One fine day however, she decided that if it’s in her capacity, she would not let any other mother suffer the same pain as hers. And she told her husband, “I want to become a doctor”.

Gopal Rao was happy to see his wife come out of the grief that consumed her for so long. But he knew too well how difficult it is to fulfill her dream. Nevertheless, he told her that he will support it and do whatever he can to make it a reality.

In search of a school where Anandi could get education, Gopal Rao managed to get postings in different parts of the country, but finally realized that his wife can never become doctor in India. He sought help from a Christian missionary and admitted Anandi in Women’s Medical College of Pennsylvania, US

All this while, the orthodox society did its best to undermine this couple. Getting a Brahmin woman educated in a missionary school? Sending a pious Hindu woman to US when crossing the sea was considered a sin? Shame shame!!! Apart from the oppose from the whole society, there was a huge problem of finances too. But this couple was made of iron will power.

Anandi addressed the community at College Hall, explaining her decision to go to America and obtain a medical degree. She discussed the persecution she and her husband had endured. She stressed the need for female doctors in India emphasizing that Hindu women could better serve as physicians to Hindu women. Her speech received publicity and financial contributions started pouring in from all over India.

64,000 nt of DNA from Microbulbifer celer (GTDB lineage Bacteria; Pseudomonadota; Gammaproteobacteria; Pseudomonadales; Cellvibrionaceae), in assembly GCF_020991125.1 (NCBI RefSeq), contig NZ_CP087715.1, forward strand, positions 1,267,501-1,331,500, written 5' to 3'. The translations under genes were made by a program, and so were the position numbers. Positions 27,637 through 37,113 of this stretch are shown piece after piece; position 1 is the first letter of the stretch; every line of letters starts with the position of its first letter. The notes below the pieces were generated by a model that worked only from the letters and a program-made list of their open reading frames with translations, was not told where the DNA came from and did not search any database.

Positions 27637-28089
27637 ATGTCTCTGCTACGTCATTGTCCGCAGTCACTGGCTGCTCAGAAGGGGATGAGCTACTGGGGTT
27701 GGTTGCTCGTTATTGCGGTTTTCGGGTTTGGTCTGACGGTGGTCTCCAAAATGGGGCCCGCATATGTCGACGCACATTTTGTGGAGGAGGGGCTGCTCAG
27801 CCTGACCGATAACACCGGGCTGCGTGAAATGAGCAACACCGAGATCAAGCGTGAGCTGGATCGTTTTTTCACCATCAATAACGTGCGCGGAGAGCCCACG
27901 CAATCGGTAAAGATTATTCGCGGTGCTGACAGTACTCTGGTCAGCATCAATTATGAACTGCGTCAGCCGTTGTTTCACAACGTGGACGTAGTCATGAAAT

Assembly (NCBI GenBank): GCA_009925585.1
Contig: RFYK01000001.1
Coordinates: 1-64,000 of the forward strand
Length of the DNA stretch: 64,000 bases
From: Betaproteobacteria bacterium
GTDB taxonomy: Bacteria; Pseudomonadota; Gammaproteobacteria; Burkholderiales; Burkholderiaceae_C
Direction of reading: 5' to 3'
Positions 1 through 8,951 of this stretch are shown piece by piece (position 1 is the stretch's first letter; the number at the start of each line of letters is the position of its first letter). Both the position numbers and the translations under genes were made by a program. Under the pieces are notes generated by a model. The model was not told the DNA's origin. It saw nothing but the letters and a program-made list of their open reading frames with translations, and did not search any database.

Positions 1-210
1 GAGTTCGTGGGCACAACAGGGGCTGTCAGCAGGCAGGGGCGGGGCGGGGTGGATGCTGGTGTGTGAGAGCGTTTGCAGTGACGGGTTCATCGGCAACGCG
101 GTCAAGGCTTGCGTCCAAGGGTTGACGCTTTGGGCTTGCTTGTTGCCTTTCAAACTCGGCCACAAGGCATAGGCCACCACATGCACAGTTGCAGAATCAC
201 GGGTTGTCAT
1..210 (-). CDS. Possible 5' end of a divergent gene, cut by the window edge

Soon, Anandi boarded a ship from Calcutta towards her dream. When she began her medical training in US, she was only 19 years old. She graduated with an MD in March 1886 and received a congratulatory message from Queen Victoria. However, her health worsened because of cold weather and unfamiliar diet in US, and she contracted tuberculosis.

Anandi decided to return to India and serve her homeland as India’s first woman doctor. She started working as the physician in charge of the female ward of the local Albert Edward hospital in the Princely state of Kolhapur.

Unfortunately, the terrible hardships that she had to undergo to complete her studies against overwhelming odds, took a heavy toll on her health. She kept studying medicine till her last breath as no medicines could be seen to help her. Despite all the efforts, Gopal Rao could not save his wife who created a huge legacy for generations to come!

Today we are at a stage where we could typecast medicine as a female profession, but we owe it to Anandibai Joshi who paved the way for women of many generations to come, at the time when girls were not even allowed to go to school, not allowed to dream anything against very stringent and orthodox societal rules.

May this story inspire today’s generation to break the glass ceiling if they face any, because 140 years ago, someone broke (if we could call it) the “Iron ceiling”!

image source: instagram handle tales_of_india